No Need to Hack When It’s Leaking, Friday Global Edition

For today’s episode of “No Need to Hack When It’s Leaking,” DataBreaches brings you three leaks involving patient/medical information: one from the U.S., one from India, and one from Australia.

Tridas Center

Jeremiah Fowler and the Website Planet research team discovered an unsecured database containing more than 16,000 records with personally identifiable information about pediatric patients. The records, which referenced Tridas eWriter interview system, contained patient ID numbers, names, date of birth, home address, school attended, special needs, medical diagnoses, behavioral or social problems, and other data types. Tridas eWriter’s online interview system is operated by the Tridas Group LLC. The researchers report:

The findings appeared to be a collection of records from Tridas eWriter questionnaires completed by parents, which the Tridas Center (where assessments of children would take place) suggested should be completed before the first evaluation appointment. We note that, according to the Tridas Center website, the Tridas Center closed on December, 31 2019.

Although the researchers seemed somewhat surprised by the sensitivity of the evaluation responses and narratives, it is actually quite common in the U.S. for evaluations to include detailed reporting and narratives by parents and teachers as part of the diagnostic and assessment process. But the data should be treated as personal and sensitive information and given adequate data security protection. It wasn’t in this case.

The Tridas Center appears to have been a HIPAA-covered entity.  Was this a reportable breach under HIPAA? Is Tridas is making any notifications? Can they even determine whether anyone accessed the information? According to Jeremiah Fowler, Tridas Group did not respond to his inquiries, although they did lock down the data.  Tridas has not responded to inquiries by DataBreaches as to whether they are reporting this incident to HHS.


The second leak was reported to DataBreaches by VPNOverview and involved an unsecured Amazon S3 bucket backup relating to the open-source Bahmni EMR and hospital management system. Bahmini serves over 500 websites in 50 countries with their integrated software and claims they manage patient data of over two million people.

According to VPNOverview researchers, an OpenMRS database backup contained medical information of 197,497 people: names, appointment dates, admissions, age, and gender.  As far as the researchers could determine, the information seemed to belong to people in the Chhattisgarh state of Central India.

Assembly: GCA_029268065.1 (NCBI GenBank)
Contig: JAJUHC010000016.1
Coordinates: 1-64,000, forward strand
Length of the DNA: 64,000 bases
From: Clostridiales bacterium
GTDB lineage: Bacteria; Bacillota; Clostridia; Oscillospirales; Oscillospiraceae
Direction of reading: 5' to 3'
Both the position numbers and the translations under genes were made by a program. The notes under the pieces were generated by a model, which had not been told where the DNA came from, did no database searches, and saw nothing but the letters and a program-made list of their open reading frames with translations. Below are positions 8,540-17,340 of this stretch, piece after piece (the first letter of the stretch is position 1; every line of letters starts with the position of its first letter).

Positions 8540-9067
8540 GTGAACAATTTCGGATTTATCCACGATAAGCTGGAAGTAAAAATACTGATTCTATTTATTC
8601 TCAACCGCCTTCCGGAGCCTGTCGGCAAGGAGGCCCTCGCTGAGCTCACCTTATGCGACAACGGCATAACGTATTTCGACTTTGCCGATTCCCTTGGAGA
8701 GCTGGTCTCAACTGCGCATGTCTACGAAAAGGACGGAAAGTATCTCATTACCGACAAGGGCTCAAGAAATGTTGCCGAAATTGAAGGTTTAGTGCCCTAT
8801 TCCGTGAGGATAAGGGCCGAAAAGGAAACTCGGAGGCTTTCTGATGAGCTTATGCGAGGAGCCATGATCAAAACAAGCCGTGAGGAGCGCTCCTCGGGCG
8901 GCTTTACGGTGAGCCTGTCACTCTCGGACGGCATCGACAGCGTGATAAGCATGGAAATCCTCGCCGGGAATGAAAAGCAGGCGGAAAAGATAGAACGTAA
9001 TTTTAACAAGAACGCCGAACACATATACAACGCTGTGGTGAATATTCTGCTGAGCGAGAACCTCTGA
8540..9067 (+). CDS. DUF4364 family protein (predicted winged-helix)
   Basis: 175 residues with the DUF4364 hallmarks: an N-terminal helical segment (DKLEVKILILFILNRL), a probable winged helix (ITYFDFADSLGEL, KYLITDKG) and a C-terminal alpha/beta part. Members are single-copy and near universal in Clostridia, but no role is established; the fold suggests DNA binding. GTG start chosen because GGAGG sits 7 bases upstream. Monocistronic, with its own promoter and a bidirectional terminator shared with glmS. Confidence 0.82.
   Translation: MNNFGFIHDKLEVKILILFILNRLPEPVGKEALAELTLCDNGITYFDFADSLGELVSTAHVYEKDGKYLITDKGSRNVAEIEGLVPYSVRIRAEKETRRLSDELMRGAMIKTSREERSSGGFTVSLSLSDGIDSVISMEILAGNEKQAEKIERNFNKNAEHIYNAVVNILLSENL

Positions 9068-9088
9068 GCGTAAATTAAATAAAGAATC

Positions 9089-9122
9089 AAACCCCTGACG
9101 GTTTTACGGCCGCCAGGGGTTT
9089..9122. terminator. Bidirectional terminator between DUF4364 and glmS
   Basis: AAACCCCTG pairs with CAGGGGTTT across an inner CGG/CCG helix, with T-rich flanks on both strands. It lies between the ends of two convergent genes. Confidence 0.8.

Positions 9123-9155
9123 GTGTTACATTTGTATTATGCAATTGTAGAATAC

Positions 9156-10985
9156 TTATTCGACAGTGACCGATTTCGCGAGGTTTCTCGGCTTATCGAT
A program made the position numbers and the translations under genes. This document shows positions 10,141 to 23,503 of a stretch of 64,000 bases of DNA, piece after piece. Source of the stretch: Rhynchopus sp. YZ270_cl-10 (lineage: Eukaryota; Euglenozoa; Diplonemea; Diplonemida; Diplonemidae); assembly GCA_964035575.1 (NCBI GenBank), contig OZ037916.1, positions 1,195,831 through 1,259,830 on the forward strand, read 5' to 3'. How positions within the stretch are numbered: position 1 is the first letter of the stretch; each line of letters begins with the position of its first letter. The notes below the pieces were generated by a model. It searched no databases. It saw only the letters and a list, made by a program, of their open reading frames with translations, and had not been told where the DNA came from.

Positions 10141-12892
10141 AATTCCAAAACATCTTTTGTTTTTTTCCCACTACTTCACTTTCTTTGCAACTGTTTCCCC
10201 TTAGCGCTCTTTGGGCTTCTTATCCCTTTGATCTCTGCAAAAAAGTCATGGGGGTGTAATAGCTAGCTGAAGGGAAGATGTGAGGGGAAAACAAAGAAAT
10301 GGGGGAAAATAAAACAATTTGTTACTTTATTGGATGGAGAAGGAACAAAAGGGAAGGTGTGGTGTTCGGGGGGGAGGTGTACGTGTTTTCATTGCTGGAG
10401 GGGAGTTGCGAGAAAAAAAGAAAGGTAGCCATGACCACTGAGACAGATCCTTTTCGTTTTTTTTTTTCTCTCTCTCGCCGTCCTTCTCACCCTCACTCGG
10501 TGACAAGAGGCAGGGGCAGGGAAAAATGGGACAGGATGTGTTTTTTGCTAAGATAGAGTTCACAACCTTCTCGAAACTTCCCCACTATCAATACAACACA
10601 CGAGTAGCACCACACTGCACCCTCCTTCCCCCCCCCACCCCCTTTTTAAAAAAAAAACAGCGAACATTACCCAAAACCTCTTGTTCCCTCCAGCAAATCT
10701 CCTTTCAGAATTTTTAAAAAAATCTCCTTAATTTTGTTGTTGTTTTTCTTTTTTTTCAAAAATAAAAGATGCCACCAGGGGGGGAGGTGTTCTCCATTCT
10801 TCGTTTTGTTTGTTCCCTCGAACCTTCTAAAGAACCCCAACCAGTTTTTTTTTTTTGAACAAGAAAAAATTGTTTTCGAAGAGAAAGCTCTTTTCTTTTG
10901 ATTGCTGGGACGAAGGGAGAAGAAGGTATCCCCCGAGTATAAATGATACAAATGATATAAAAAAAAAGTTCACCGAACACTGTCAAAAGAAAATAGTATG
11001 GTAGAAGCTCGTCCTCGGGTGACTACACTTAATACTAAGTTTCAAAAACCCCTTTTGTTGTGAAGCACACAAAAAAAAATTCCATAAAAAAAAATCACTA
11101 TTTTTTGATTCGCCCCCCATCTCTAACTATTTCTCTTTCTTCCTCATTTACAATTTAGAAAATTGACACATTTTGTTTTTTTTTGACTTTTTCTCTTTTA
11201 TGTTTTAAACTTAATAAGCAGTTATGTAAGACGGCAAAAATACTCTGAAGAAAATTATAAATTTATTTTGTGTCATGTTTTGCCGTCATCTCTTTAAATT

VPNOverview reports that Bahmini responded quickly to their disclosure and locked the data down, but there is nothing that indicates for how long it was exposed or how many unauthorized accesses there may have been.

The report on this leak can be found at VPNOverview.

 Respiratory Clinical Trials

For a number of years, an entity in Australia conducted respiratory clinical trials. Research participants were told that everything was held in the strictest of confidence. Well, except for when they exposed more than a decade’s worth of the participants’ protected health information?

This leak was discovered by a researcher who contacted DataBreaches for assistance making responsible disclosure. After confirming that it was leaking and discovering that much of the the data appeared to be old, we were not totally surprised to learn that the only email address provided on the website did not work at all.

Directory of folders that were exposed.
Screencap provided by researcher has been redacted by


The exposed files consisted of 80 GB of patient/participant medical files with their demographic information and relevant medical history, including history and updates on the research protocols. A google search revealed that the principal researcher  appeared to be still active but associated with a different entity.

At that point, we turned to the Australian Signals Directorate (Department of Defence) with a request that they alert the entity to lock down the data.

On follow-up, we found the data are still exposed, which is why we are not naming the entity at this point. When DataBreaches followed up with ASD, they informed this site that they had notified the entity. Why the data are still exposed after the government notified them they are leaking research participants’ medical details is unknown to DataBreaches.

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